Peter Molyneux debuted his virtual boy, Milo, a couple of E3s ago when Kinect was called Natal, and though he's talked about it, he's never shown us more... until now. We were starting to wonder - it wouldn't be the first time Molyneux has over-hyped an idea he later abandoned.
To prove us wrong, Molyneux held a TED presentation on the subject last month. He cited a "huge row online" over the legitimacy of his E3 presentation as the reason he's waited until now to give a new demo - this time of the "real tech." And it does look like an actual game now, with points 'n everything. And now Milo has a problem: his parents are dickholes...
Cool... I guess. The tech is nice, for sure, but why would I want to play invisible magic therapist to a virtual kid? Following him around everywhere, observing his life and growth... it's creepily voyeuristic. And that has nothing to do with Guardian columnist Charlie Brooker's pedophilia comment - I don't think that's ever the implication, and I hate the assumption that men can't interact with children without being pedophiles. It's weird on an entirely different level.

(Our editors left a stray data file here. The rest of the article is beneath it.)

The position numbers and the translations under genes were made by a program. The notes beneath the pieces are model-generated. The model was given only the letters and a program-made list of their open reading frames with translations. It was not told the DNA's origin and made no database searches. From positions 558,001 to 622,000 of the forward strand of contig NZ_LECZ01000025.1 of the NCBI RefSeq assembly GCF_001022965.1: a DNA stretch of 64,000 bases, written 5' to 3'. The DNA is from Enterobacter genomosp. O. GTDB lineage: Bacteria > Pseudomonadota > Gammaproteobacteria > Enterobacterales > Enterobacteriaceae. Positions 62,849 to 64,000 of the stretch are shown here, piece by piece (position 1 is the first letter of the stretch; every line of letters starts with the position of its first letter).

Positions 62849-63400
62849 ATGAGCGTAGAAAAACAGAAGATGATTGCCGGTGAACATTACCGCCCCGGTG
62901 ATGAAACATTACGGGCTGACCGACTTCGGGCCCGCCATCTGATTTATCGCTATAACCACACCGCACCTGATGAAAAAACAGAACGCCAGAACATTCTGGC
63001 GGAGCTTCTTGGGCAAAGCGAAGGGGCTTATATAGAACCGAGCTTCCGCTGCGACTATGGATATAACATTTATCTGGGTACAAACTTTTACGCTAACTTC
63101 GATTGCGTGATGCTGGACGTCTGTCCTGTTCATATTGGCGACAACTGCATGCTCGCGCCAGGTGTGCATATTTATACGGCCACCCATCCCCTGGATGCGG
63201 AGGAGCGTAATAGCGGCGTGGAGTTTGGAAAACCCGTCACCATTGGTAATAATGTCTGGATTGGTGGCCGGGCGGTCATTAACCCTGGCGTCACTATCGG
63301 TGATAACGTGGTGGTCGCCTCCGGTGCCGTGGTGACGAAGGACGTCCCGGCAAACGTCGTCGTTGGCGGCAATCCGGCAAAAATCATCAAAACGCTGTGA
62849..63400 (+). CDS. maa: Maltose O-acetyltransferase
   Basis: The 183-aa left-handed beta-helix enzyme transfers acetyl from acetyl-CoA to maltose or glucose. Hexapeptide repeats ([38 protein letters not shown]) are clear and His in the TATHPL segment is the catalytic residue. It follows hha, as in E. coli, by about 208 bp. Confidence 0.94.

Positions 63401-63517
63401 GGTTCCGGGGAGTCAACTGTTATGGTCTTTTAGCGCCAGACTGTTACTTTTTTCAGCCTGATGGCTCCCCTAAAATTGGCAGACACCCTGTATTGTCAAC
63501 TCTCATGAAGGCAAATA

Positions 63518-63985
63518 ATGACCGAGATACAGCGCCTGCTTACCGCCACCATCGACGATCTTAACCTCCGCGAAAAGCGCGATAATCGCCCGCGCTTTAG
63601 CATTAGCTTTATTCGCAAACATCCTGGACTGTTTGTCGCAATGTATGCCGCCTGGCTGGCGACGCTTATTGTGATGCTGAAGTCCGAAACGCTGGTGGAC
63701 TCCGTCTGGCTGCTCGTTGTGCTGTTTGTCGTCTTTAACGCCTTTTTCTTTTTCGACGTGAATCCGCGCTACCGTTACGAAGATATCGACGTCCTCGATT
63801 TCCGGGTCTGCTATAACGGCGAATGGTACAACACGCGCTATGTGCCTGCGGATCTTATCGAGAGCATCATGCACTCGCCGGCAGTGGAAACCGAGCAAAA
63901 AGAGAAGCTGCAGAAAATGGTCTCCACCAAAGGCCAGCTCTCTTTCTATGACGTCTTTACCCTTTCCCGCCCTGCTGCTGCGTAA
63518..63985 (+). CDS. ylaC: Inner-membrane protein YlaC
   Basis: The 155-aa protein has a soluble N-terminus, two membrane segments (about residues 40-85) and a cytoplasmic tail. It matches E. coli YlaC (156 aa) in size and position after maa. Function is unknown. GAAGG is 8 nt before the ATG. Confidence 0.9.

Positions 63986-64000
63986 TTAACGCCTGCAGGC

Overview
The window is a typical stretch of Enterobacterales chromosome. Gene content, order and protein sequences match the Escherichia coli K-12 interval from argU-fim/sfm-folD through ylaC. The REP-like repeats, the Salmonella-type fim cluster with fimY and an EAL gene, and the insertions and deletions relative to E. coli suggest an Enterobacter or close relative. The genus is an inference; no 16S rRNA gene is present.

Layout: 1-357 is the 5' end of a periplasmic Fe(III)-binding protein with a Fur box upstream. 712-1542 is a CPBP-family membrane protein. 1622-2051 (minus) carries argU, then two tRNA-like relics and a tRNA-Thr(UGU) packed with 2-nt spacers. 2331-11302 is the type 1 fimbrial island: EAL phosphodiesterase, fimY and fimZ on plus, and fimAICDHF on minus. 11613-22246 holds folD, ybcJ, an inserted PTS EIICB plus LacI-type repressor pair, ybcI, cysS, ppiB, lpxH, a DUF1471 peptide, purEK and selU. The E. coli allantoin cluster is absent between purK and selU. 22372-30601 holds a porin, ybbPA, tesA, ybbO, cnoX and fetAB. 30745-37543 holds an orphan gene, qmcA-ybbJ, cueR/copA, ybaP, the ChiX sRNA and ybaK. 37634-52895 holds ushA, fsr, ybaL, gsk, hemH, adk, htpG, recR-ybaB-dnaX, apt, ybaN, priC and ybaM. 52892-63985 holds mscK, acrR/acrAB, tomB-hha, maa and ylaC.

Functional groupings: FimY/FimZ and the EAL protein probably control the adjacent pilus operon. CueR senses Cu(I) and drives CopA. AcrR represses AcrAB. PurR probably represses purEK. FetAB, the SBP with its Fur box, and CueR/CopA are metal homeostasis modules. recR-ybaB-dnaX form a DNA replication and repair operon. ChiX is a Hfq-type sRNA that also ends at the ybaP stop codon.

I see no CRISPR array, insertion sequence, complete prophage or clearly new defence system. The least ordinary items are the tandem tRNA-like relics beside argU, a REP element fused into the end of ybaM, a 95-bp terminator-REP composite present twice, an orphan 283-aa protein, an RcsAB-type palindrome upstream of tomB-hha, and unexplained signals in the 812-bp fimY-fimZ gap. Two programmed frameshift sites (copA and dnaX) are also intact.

The Sims contains iconic representations of humans, so we don't feel like we're intruding on anything real, but this is a little kid who adjusts to our posture and has a functioning blush reaction. That's weird. And personally, I feel awkward when interacting with real kids. This looks even more painful.
It's good that Molyneux recognizes that this is a big challenge to overcome, but I don't see it happening. What do you think?
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